1 November 2013
Date: Fri, 1 Nov 2013 08:13:57 +0100 Subject: update From: <xxxxx[at]gmail.com> To: Cryptome <cryptome[at]earthlink.net>
In a letter to Dutch Parliament of October 31st , the Dutch Minister of the Interior and Kingdom Relations (Ronald Plasterk) disclosed the text of an unclassified letter he claims to have received from the NSA:
“statement on articles in European press alleging large numbers of phone call metadata collected by NSA in France, Spain, Italy The assertions by reporters in France (Le Monde), Spain (El Mundo) and Italy (L’Espresso) that NSA collected 10s of millions of phone calls are completely false. They cite as evidence screen shots of the results of a web tool used for data management purposes, but both they and the person who stole the classified data did not understand what they were looking at. The web tool counts metadata records from around the world and displays the totals in several different formats. The sources of metadata include data legally collected by NSA under its various authorities, as well as metadata provided to NSA by foreign partners. To be perfectly clear, this is not information that we collected on European citizens. It represents information that we and our NATO allies have collected in defense of our countries and in support of military operations.”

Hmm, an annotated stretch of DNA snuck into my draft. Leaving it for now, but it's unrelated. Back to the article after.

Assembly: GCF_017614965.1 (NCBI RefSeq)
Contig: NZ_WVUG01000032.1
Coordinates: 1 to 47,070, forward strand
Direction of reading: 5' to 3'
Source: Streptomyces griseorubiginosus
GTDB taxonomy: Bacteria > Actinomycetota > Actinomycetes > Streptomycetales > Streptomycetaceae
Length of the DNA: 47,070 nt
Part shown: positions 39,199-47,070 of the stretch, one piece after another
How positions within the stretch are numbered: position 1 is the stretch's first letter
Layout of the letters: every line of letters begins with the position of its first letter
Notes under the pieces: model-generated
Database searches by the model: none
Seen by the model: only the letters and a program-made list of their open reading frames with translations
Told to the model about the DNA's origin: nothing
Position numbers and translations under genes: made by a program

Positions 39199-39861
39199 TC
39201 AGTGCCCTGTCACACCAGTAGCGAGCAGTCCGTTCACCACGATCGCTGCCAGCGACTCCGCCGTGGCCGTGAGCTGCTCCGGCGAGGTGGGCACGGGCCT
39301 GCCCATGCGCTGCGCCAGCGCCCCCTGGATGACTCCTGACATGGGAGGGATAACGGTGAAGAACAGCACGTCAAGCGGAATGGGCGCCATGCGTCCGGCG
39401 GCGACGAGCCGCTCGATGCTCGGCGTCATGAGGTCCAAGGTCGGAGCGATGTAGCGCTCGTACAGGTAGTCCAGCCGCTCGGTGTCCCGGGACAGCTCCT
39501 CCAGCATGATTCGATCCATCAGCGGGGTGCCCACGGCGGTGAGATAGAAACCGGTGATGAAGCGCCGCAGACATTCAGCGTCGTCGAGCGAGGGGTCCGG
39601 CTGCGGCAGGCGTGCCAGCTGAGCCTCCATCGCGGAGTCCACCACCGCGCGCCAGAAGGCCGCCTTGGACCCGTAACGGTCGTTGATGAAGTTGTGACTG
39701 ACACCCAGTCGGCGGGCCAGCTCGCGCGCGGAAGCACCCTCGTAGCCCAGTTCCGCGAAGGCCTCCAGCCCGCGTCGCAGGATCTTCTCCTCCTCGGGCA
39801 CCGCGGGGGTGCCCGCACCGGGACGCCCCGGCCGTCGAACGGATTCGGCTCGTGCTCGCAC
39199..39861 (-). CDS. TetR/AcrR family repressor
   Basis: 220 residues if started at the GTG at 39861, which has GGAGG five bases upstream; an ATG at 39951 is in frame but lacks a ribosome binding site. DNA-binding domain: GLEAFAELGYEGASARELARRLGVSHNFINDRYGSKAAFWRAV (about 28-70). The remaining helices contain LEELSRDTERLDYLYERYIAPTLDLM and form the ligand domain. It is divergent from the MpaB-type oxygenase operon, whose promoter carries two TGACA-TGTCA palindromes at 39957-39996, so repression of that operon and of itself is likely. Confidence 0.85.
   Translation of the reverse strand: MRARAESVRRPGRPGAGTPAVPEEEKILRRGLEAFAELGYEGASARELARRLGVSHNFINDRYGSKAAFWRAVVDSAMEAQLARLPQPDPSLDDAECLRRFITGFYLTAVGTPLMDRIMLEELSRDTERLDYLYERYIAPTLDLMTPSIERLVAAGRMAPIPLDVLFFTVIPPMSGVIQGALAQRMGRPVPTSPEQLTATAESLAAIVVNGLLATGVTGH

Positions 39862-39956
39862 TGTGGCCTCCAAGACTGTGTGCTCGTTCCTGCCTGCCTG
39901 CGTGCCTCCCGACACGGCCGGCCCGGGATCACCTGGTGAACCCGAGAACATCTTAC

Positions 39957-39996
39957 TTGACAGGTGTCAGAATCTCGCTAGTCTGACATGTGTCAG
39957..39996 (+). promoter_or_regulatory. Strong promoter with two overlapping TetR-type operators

The Minister earlier stated  (you already link to it) that it would be “unacceptable” if the NSA would have obtained metadata on phone calls of Dutch citizens without first consulting the Dutch intelligence services. In fact, that would be *illegal*, as becomes clear from reading the Dutch Intelligence & Security Act .
Following , Dutch news website Nu.nl reports  that the Dutch Public Prosecution Service is currently not investigating this matter.
Whether or not the Dutch intelligence services (AIVD/MIVD) were consulted by the NSA and permitted (and/or actively helped) the NSA to obtain that data, remains unclear AFAIK. In other words: did the AIVD know that the NSA collects metadata on Dutch citizens’ phone calls? Did the AIVD agree with that practice?
I cannot exclude the possibility that I overlooked some piece of information that already answers these questions; if that turns out to be the case II will send you updates and/or corrections.